"Who Wants a Good Reputation?''
AbstractWe examine a market in which long-lived firms face a short-term incentive to exert low effort, but could earn higher profits if it were possible to commit to high effort. There are two types of firms, "inept" firms who can only exert low effort, and "competent" firms who have a choice between high and low effort. There is occasional exit, and competent and inept potential entrants compete for the right to inherit the departing firm's reputation. Consumers receive noisy signals of effort choice, and so competent firms choose high effort in an attempt to distinguish themselves from inept firms. A competent firm is most likely to enter the market by purchasing an average reputation, in the hopes of building it into a good reputation, than either a very low reputation or a very high reputation. Inept firms, in contrast, find it more profitable to either buy high reputations and deplete them or buy low reputations. Copyright 2001 by The Review of Economic Studies Limited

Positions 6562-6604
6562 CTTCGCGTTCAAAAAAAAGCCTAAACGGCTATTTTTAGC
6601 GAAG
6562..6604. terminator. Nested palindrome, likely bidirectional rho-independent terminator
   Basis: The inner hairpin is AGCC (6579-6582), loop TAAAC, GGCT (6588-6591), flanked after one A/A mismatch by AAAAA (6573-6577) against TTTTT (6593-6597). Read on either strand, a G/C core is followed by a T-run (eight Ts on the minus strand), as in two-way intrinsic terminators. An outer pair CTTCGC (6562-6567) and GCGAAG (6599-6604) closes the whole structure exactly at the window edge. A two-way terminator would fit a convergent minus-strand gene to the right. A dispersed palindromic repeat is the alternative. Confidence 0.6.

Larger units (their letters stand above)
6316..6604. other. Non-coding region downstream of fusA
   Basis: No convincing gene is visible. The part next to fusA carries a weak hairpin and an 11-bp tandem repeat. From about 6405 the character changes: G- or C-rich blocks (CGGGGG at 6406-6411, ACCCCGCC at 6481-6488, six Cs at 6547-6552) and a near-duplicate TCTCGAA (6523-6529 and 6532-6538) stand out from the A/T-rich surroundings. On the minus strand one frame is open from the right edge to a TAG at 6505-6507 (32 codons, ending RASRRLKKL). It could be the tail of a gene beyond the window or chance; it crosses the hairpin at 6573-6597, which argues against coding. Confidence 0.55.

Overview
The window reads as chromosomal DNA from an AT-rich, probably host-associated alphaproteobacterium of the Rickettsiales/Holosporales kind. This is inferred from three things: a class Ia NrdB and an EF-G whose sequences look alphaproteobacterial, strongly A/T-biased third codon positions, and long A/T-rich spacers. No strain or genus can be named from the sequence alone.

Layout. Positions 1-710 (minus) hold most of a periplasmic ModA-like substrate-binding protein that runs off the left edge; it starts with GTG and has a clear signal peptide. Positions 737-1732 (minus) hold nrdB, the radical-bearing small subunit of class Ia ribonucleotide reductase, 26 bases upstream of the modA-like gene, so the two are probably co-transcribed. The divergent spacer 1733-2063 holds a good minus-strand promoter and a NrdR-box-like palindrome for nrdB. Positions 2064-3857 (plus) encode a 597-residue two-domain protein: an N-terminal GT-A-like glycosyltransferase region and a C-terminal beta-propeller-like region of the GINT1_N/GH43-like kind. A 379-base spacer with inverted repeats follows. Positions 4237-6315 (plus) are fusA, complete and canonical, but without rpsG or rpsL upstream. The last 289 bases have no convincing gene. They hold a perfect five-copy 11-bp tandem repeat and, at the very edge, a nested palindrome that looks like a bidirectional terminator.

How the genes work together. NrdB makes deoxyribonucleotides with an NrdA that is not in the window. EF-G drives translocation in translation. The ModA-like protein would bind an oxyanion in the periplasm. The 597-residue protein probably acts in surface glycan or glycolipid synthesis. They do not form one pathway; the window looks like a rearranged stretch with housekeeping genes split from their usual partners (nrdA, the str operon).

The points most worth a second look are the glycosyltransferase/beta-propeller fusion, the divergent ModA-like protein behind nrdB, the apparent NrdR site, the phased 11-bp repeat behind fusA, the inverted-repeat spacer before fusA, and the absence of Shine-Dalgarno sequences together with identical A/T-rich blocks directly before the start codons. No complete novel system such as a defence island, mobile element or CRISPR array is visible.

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Other versions of this item:
- George J. Mailath & Larry Samuelson, . "Who Wants a Good Reputation?," Penn CARESS Working Papers a3e3219aee004bd237f8112f9, Penn Economics Department.
- George J. Mailath & Larry Samuelson, 2000. "Who Wants a Good Reputation?," CARESS Working Papres sell-rep, University of Pennsylvania Center for Analytic Research and Economics in the Social Sciences.
- Mailath,G.J. & Samuelson,L., 1998. "Who wants a good reputation?," Working papers 19, Wisconsin Madison - Social Systems.
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- George J. Mailath & Larry Samuelson, . ""Your Reputation Is Who You're Not, Not Who You'd Like To Be''," CARESS Working Papres 98-11, University of Pennsylvania Center for Analytic Research and Economics in the Social Sciences.
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